Tussles in Brussels
It’s just approaching noon in Brussels and the temperature has plummeted, with a fall of light snow.
Taoiseach Enda Kennyis due to arrive here at about 1pm local time for the latest attempt by the EU’s alchemists to magic away the eurozone crisis.
On a practical level, the fiscal compact, if its text is agreed later this evening, will not make a huge amount of difference to Ireland, in the short run. Sure, the debt brake of 0.5 per cent of GDP will necessitate a futher round of awful austerity measures. It’s like a struggling runner in the marathon coming up the 20-mile wall and being told: oh, by the way, you will be required to run another marathon, and possibly two, the moment after you finish this one!
What do we get in return? A decade of austerity. Very likely. A decade where we will to do no more than gouge at the margins of our unemployment problem? Probably? And the tragedy is that there will be intergenerational cleavage – parents well before retirement age being the bed-blockers preventing their own kids from gaining employment. There is a cogent argument that too much austerity stick and not enough stimulus carrot will actually exacerbate – and not reduce – the debt. The argument is that if you prune the tree too much, it withers rather than regrows. And that is the case that Spain is making at the moment – that with an unemployment level in the 20s, it cannot sustain any more cuts because that will lead to greater depression and a kind of vortex effect.
There’s a lot of stuff (and guff) spoken about growth and jobs’ strategies. But very few of them seem anything more graspable than vague words and platitudes. All the stuff we hear about training and upskilling and reorientation is all very well but the programmes are so modest (and so poorly financed) that they will make a difference for (at most) a few thousand people (and that’s out of 400,000 on the dole queues).
My own opinion for some time is that most people are focusing on the bank bonds and the 2008 guarantee as if they were the cause of all our problems. They were part of the problems but were also the symptoms – like a botched operation on a serious ailment.
Enda Kenny was loose and foolish with his comments in Davos last week when he more or less said everybody went mad with borrowing. He was correct in so far as some (and more than we care to admit) people went mad and overextended themselves. My colleague Colm Keena had an excellent piece on Saturday showing how credit card debt exploded in the decade after 1996. I remember getting my first credit card around that time. It had a strict £500 spending limit on it. Five or six years later, I was getting letters from banks and finance companies, offering credit limits of €20,000, with a minimum of vetting.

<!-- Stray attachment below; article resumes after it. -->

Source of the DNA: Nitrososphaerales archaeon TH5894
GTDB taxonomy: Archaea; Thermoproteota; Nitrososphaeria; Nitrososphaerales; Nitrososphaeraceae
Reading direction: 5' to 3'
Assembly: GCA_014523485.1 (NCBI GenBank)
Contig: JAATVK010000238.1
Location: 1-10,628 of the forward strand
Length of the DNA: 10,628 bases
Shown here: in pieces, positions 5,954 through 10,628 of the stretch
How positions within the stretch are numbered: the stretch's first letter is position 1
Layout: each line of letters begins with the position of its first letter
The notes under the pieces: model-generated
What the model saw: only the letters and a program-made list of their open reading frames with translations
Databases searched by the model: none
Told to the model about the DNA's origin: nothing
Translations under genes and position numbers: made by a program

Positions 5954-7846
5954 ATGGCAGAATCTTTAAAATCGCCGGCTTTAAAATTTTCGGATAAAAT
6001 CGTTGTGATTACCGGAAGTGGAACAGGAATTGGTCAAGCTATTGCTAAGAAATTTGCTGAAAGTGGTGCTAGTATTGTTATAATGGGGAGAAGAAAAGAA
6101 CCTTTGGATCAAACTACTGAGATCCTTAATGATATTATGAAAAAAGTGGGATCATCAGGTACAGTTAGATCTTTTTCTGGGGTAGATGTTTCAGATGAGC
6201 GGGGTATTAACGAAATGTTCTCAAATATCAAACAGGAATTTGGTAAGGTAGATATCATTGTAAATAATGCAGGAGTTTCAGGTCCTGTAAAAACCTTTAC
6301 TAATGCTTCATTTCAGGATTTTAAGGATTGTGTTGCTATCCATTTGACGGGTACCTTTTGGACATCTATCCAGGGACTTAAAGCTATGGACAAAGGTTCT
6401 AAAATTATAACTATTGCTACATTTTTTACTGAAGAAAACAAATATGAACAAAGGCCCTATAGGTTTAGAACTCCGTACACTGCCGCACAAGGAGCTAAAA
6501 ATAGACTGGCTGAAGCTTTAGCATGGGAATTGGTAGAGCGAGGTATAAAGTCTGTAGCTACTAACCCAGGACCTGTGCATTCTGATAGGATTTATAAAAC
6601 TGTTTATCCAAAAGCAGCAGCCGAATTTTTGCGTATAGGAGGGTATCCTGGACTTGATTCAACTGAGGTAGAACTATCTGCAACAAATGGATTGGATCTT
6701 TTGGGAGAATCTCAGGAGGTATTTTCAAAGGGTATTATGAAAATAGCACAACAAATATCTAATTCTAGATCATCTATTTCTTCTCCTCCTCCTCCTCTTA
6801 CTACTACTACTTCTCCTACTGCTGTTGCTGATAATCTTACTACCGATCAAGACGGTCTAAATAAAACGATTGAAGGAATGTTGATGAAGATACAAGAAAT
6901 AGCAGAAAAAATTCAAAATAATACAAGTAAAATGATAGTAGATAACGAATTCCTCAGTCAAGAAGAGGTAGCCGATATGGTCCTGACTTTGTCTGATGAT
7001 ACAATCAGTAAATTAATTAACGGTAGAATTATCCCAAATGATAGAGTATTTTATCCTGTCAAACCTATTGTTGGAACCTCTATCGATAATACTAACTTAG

People got duped by the whole property thing. And some duped themselves. When you removed property from the equation, Ireland had moved up the ladder since the 1980s but at a far more modest pace that any of us would admit. And the readjustment to that level will be very painful.
Morally, it’s unconscionable that we have to shoulder the debts of the banks and of the speculators. But we are also on the hook collectively for the debts (though to a much smaller extent admittedly) to debts of people who got carried away and overextended themselves.
But we dont’ have a choice. The ECB said no and that was that. Successive governments have been too timorous when it came to facing down Frankfurt. Indeed, Morgan Kelly had the best line on it when he said all Ireland was doing was rolling around on our back so that our European paymasters could tickle us in the tummy for being so obedient and following every command.
The problem with the alternative scenario is that nobody knows where it will bring us. Would it be a credit event that would pass almost unnoticed or would it start flipping over all the other precarious dominos that hold the whole of the European banking system together? Nobody has been able to give an authoritative answer to that and that’s why it has not been tried.
And our great prize? Well Kenny and Michael Noonan have been telling us (in a few different ways) that they are banging on doors to get concessions on the infamous Anglo Irsh Bank promissory note. The loan is for €30bn but the interest rates were hammered out before we went into the bailout programme so they are exorbitant (almsot €17bn).
This has been the focus of the Government’s efforts since last September. When the troika came to town earlier this month, Noonan signalled some kind of a breakthrough (a joint paper being prepared by the Troika). Does it mean we will get some slack? For guidance, refer to the New Testament and its notes on the Second Coming. It may happen, but it’s not going to happen anytime soon. The only way can be through some leeway that will come via a wider EU deal.
In any instance, as snow falls outside , the fiscal compact will be agreed later this evening. What it will amount to is a survival guide for traveling through the tundra we have become stranded in.